# Mar 6. Maximum flow and minimum cut II

Let $G = (V, E)$ be a directed graph and each edge $(i, j)$ has a capacity $c_{ij} \ge 0$. There are two special vertices $s, t$ referred to as the source and the sink respectively. A flow is a vector in $\mathbb{R}^E$ such that $0 \le f_{ij} \le c_{ij}$ for every edge $(i, j)$. Recall that the value of the flow $val(f) = f(s, V) - f(V, s) = f(V, t) - f(t, V)$.

Recall that the maximum $s, t$ flow is always less than or equal to the capacity of the minimum $s,t$ cut. Let $(S, \bar{S})$ be a $s,t$ cut in the graph such that $s \in S$. Then we have:

$f(S, V) - f(V, S) = \sum_{i \in S} (f(i,V) - f(V, i)) = f(s, V) - f(V, s) = val(f) = f(S, \bar{S}) + f(S, S) - f(S, S) - f(\bar{S}, S) = f(S, \bar{S}) - f(\bar{S}, S) \le f(S, \bar{S}) \le \sum{i\in S, j \in \bar{S}} c_{ij} = c(S, \bar{S})$.

Theorem: For every graph $G$ and capacity $c_{ij} \ge 0$, the value of the maximum $s, t$ flow is equal to the capacity of the minimum $s,t$ cut.

Proof: We need the following definition.

Augmenting Path: An $s$ to $t$ path $P$ is called an augmenting path if for every forward edge $(i, j) \in P$ we must have $f_{ij} < c_{ij}$ while for every backward edge $(i, j) \in P$ we must have $f_{ij}>0$. The idea is that we can route more flow from $s$ to $t$ via $P$ by increasing the flow on the forward edges and decreasing the flow on the backward edges. Note that the amount of flow we can send is the minimum of $c_{ij} - f_{ij}$ for every forward edge $(i, j) \in P$ and $f_{ij}$ for every backward edge $(i, j) \in P$.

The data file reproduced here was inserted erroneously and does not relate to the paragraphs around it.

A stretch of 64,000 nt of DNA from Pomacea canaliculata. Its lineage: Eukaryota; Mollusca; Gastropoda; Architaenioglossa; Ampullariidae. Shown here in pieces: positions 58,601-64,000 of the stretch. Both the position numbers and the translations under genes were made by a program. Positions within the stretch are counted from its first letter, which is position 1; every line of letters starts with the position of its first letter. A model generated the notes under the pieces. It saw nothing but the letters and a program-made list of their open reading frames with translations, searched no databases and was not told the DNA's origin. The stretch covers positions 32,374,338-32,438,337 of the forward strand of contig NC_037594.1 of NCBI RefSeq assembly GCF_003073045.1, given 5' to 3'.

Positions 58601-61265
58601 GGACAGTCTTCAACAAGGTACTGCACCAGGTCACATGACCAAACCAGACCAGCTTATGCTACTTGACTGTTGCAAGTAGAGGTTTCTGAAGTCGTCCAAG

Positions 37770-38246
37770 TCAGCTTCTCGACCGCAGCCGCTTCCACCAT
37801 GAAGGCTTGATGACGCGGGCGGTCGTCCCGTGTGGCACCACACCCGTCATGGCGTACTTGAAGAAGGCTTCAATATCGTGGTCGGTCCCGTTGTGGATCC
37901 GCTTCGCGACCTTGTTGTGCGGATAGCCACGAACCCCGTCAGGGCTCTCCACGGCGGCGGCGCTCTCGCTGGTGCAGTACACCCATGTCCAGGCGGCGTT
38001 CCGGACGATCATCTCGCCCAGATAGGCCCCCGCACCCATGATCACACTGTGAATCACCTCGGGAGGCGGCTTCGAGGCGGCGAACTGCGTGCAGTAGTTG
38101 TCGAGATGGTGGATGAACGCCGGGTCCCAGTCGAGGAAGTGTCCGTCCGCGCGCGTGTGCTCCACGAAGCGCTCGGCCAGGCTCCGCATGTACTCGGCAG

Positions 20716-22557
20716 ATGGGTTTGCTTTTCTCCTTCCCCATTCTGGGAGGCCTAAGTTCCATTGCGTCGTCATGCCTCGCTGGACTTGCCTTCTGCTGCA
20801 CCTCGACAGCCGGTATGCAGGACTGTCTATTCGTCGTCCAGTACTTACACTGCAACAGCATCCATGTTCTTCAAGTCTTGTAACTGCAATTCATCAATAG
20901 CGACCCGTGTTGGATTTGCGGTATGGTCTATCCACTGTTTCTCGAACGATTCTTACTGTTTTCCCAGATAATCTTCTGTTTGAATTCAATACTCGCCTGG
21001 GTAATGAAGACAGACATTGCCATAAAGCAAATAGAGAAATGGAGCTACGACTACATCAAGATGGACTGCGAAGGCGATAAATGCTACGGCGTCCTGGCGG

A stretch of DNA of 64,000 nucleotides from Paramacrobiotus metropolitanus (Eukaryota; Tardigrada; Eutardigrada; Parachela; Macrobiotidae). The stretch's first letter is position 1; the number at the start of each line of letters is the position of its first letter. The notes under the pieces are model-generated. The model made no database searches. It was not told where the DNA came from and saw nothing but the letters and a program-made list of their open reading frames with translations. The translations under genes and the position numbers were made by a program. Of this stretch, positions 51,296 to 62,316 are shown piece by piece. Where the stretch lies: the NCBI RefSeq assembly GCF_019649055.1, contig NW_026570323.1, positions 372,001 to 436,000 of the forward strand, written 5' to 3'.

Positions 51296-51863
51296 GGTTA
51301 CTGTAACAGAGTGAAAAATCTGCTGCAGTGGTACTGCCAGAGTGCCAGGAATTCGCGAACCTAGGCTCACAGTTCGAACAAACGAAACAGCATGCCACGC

Note that if $f$ is a maximum $s, t$ flow then clearly there cannot be any $f$ augmenting paths in $G$. Let us define the set $S = \{ u \mid \exists s, u\text{ augmenting path}\}$. Note that for every forward edge $(i, j)$ coming out of $S$ we must have $f_{ij} = c_{ij}$ while for every backward edge $(i, j)$ coming into $S$ we must have $f_{ij} = 0$. Thus $val(f) = \sum_{i \in S, j \in \bar{S}} f_{ij} - \sum_{i \in S, j \in \bar{S}} f_{ji} = \sum_{i \in S, j \in \bar{S}} c_{ij} - 0 = cap(S, \bar{S})$.

Residual Graph:  For every edge $(i, j)$ such that the flow $f_{ji} = 0$ we set the capacity $c'_{ij} = c_{ij} - f_{ij}$ while the capacity of $c'_{ji} = f_{ij}$. Define the residual graph $G'$ to be the graph on the same set of vertices as $G$ and consisting of edges $(i, j)$ such that $c'_{ij} > 0$. Note that by definition any $s, t$ augmenting path in $G$ is a directed path in the residual graph $G'$. Thus finding an augmenting path reduces to finding a directed $s, t$ path in $G'$.

Choice of augmenting path

• One could choose the maximum (residual) capacity augmenting path from $s, t$. The capacity of a path is defined as the minimum of the residual capacity of the edges in the path.
• Alternatively we could also pick the shortest (number of edges) $s, t$ path in $G'$.

Claim:  Given a flow $f$ and optimal flow $f^*$ in $G$ then there exists a path in the residual graph of $G$ and $f$ such that its capacity is at least $\frac{f^*-f}{m}$.

Proof: Observe that in every $m$ step the difference $f^* - f$ becomes at least $1/2$ of the initial value. Suppose the original capacities are integral then we can only halve till $\log{f^*} \le \log{nC}$ where $C$ is the largest capacity edge in $G$. Thus the running time is $m\log{nC}$. Note that this is polynomial in the size of the input since we need only $\log{nC}$ bits to write down the capacities of all the edges. There is a strongly polynomial algorithm that depends only on $m$ and not on the capacity.